With additional investment options from an alternative investment IRA custodian, you can give your clients much more flexibility and control of their portfolio’s potential. Many IRA custodians only offer a fraction of the investment options available, which can limit your client’s investment and diversification potential.

2. Engaging in prohibited transactions

The wide array of investment options available to your clients may seem appealing but not if the transaction is considered prohibited by the IRS. Therefore, choosing a knowledgeable alternative investment IRA custodian who can help you steer clear of infringements and navigate the IRS rules is a must. Investing in prohibited transactions in an IRA can strip the tax-deferred status of the account and result in penalties.

In simplified terms, prohibited transactions revolve around intent. Any transaction that is intended for immediate personal financial gain rather than for your future retirement is considered prohibited. Generally speaking, a prohibited transaction is defined by the IRS as any improper use of an IRA account or annuity by the IRA owner, which can involve:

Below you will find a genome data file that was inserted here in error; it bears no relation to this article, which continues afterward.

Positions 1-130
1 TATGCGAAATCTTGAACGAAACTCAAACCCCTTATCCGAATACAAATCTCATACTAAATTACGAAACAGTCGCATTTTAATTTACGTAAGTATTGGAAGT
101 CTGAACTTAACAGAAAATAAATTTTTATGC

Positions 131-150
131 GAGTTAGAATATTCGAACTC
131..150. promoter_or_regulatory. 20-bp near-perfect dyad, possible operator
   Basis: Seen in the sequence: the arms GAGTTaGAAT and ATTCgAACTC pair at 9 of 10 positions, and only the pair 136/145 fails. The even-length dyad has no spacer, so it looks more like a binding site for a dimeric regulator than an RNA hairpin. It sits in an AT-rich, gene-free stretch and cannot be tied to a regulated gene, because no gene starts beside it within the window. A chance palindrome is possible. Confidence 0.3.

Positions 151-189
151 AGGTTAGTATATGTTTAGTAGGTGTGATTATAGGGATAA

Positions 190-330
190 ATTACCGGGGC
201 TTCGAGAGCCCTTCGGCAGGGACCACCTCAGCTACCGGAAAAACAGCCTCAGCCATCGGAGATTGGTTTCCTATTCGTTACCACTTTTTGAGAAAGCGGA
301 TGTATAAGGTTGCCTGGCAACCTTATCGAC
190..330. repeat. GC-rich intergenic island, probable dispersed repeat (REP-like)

•  A disqualified person’s transfer of plan income or assets to, or use of them by or for his or her benefit
• 
A fiduciary’s act by which he or she deals with plan income or assets in his or her own interest
• 
A fiduciary’s receipt of consideration for his or her own account in a transaction that involves plan income or assets from any party dealing with the plan
• 
Any of the following acts between the plan and a disqualified person:

·  Selling, exchanging or leasing property
· 
Lending money or extending credit

Typically, most prohibited transactions involve a disqualified person, which includes family members (spouse, ancestor, lineal descendant and any spouse of a lineal descendant) and fiduciaries (likely you). To avoid this major pitfall, it’s important your client talk with their tax or legal advisor, as well as self-directed alternative IRA custody experts like STRATA.